(HealthDay News) — Fasting and non-fasting measurements of LDL cholesterol have similar prognostic value for identifying patients at risk for all-cause or cardiovascular mortality, according to a study published online in Circulation.
Bethany Doran, MD, from the New York University School of Medicine in New York City, and colleagues analyzed data from a nationally representative sample of patients participating in the National Health and Nutrition Survey III (1988 to 1994).
Participants were stratified based on fasting status (≥8 hours or <8 hours). Propensity score matching was used to assemble cohorts (4,299 pairs of fasting and non-fasting individuals) with similar baseline characteristics.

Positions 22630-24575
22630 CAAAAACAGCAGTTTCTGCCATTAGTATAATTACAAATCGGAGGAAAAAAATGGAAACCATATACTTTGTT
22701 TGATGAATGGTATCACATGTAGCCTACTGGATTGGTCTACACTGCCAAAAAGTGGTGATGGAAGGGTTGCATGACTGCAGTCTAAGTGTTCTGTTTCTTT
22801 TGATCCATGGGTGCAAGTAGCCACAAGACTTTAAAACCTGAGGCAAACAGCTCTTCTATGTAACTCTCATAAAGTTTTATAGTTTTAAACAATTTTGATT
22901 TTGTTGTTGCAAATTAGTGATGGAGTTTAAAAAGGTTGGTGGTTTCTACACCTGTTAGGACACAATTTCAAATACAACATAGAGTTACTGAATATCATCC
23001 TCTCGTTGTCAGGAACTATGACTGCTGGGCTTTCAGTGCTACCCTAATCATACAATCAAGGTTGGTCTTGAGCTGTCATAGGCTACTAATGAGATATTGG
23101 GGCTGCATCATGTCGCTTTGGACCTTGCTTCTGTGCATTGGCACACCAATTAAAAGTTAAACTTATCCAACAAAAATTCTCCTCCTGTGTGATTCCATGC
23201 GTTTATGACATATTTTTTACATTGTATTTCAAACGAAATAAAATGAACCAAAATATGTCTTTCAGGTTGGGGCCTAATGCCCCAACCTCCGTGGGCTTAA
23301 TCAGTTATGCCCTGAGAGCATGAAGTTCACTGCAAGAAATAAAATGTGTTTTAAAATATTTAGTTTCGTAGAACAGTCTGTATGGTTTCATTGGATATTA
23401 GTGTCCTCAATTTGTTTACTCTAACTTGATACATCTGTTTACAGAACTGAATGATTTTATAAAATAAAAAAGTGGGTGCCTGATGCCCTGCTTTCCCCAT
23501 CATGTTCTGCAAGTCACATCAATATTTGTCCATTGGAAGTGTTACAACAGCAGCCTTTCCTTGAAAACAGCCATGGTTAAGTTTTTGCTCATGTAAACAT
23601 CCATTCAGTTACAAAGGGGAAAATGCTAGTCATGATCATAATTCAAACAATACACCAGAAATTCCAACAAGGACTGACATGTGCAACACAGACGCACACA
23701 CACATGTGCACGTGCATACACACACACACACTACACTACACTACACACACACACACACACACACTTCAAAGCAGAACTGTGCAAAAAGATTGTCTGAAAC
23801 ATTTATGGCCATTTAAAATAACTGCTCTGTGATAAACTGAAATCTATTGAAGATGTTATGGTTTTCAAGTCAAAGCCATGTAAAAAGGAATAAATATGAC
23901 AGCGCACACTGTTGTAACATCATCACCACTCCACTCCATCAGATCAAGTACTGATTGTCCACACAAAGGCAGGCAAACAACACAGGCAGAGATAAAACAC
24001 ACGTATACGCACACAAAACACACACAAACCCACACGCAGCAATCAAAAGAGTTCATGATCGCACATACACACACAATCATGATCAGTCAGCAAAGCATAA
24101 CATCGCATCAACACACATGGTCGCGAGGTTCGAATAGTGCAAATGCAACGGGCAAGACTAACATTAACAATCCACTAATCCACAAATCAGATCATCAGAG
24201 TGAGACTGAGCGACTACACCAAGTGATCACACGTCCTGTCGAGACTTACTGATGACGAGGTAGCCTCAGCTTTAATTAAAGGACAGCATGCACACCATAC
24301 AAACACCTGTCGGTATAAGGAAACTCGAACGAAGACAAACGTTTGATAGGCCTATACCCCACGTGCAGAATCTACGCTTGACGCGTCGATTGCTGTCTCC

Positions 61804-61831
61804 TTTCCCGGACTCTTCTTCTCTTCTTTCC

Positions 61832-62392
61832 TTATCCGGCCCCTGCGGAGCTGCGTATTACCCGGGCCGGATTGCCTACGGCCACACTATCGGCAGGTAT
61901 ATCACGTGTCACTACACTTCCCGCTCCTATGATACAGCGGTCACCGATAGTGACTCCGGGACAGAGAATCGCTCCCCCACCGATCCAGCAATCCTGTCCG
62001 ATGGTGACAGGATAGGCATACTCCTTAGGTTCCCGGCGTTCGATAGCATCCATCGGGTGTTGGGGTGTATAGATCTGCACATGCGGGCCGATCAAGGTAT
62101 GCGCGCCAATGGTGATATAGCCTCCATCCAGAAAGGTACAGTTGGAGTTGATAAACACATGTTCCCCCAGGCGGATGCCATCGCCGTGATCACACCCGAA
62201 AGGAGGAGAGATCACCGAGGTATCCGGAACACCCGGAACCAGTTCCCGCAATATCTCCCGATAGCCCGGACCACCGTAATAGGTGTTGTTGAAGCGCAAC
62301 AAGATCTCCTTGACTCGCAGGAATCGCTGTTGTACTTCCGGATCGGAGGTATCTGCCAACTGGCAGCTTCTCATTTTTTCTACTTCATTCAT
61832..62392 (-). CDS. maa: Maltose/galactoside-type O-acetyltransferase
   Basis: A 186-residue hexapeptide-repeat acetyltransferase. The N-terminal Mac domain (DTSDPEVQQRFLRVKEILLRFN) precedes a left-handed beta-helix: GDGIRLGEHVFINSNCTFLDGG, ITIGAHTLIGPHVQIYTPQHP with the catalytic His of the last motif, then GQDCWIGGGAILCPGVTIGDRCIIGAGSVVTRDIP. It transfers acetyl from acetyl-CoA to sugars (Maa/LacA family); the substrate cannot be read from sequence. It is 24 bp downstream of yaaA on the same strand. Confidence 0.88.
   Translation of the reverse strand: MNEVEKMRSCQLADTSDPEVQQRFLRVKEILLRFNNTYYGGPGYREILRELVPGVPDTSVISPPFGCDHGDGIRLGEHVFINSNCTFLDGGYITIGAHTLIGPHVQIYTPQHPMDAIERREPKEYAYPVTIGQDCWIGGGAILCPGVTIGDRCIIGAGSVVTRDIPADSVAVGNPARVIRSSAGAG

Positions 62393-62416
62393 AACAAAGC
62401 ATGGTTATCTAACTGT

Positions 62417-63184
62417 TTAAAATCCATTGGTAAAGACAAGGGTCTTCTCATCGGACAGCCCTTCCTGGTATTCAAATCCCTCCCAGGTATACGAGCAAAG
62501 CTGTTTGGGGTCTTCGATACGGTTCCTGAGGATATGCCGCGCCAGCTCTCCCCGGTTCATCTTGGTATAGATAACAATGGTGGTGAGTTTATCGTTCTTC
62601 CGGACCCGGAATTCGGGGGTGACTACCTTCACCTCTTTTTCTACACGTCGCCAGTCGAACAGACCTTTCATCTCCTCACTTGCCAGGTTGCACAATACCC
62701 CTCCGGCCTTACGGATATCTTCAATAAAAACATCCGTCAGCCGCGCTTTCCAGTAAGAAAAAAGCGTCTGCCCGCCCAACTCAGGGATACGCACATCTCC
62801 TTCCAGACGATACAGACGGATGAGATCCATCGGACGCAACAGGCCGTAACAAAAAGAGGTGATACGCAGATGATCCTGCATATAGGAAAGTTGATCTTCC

The researchers found that fasting LDL yielded similar prognostic value for all-cause mortality as non-fasting LDL (P=.73). In a Cox proportional hazard model, LDL by fasting status interaction term was not significant (Pinteraction=.11). Similar results were seen for cardiovascular mortality (fasting vs. non-fasting P=.96; Pinteraction=.34).
“National and international agencies should consider re-evaluating the recommendation that patients fast before obtaining a lipid panel,” the researchers wrote.